I think my two options here are
- Go with a single GroovyScriptCommand that has a lame description defined in the annotation like "To get help for this script, run it with 'help' as the only argument"
- Do some crazy runtime class modification to add annotations to the subclass when the script name is known and load the description from the script if it is available and return some standard "no help" message if the script does not implement a description. I'm not yet sure how the script would do this. That is left as an exercise for future me.
I'm actually pretty happy with the GroovyScriptCommandFactory. This is the subclass of CommandFactory that is responsible for creating the instances of Command based on a string name. This is pretty easy as the string name of the command will be the name of the groovy command without the .groovy at the end. I decided to return a Command object even if the script requested doesn't exist so that the exception can be thrown when the Command.execute() method is called. Since CommandFactory.createCommand(String) does not throw exceptions I could only return null which isn't hugely helpful.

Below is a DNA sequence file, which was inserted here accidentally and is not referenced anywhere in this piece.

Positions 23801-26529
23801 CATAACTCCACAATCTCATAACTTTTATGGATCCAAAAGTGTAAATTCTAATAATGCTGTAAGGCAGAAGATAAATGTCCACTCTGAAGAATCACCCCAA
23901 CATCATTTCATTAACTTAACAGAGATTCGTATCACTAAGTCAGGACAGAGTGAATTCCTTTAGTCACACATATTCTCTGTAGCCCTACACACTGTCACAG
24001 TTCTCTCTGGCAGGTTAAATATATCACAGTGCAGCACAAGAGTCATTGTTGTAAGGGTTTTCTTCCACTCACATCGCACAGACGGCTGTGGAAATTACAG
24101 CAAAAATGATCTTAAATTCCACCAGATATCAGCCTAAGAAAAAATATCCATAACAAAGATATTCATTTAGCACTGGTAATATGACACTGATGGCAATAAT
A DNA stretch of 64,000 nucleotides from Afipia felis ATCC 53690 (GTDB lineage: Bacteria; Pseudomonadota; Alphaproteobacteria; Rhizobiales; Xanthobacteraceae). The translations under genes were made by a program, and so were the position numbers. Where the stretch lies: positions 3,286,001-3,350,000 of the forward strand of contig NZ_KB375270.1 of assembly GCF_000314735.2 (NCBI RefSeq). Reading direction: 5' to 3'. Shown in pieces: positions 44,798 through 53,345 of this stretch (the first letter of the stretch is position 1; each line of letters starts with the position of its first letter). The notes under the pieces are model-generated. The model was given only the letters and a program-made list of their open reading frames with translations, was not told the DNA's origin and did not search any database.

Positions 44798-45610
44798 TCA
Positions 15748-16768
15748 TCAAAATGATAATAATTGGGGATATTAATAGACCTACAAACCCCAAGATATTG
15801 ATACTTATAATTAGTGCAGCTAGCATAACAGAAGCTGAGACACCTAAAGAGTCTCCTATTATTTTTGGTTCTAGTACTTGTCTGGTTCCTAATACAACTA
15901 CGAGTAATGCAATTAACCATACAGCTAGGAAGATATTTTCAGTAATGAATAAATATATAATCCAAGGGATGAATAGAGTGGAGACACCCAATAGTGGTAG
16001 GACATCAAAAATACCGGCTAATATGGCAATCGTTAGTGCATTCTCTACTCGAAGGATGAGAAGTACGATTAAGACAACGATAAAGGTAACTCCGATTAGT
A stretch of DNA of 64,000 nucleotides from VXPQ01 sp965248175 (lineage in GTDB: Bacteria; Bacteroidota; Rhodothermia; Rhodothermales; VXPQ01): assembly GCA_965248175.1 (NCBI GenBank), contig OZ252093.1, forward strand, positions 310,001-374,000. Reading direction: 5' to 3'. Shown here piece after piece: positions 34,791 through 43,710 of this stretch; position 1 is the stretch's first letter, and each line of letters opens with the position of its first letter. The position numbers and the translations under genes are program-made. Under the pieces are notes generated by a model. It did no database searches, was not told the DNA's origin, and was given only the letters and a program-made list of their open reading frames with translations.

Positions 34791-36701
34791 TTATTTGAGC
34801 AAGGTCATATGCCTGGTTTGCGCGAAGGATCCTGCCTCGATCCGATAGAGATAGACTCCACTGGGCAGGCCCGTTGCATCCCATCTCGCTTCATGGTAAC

Unit tests work and I can read variables set in the script binding and write new ones which can be read by the unit tests. There's still a little more work to have the GroovyScriptCommandFactory get created on startup and be asked to create Commands. Right now there is only one hard coded CommandFactory called and it is configured by a property file. I'm not sure how flexible this needs to be or if I can just change it to create the original CommandFactory and the groovy one and call one or the other first. My gut reaction is to have the scripts override the built in commands as that's how bash works but I could easily see it going the other way as overwriting builtin commands is crazy making. Its like monkey patching in dynamic languages. Not for the faint of heart.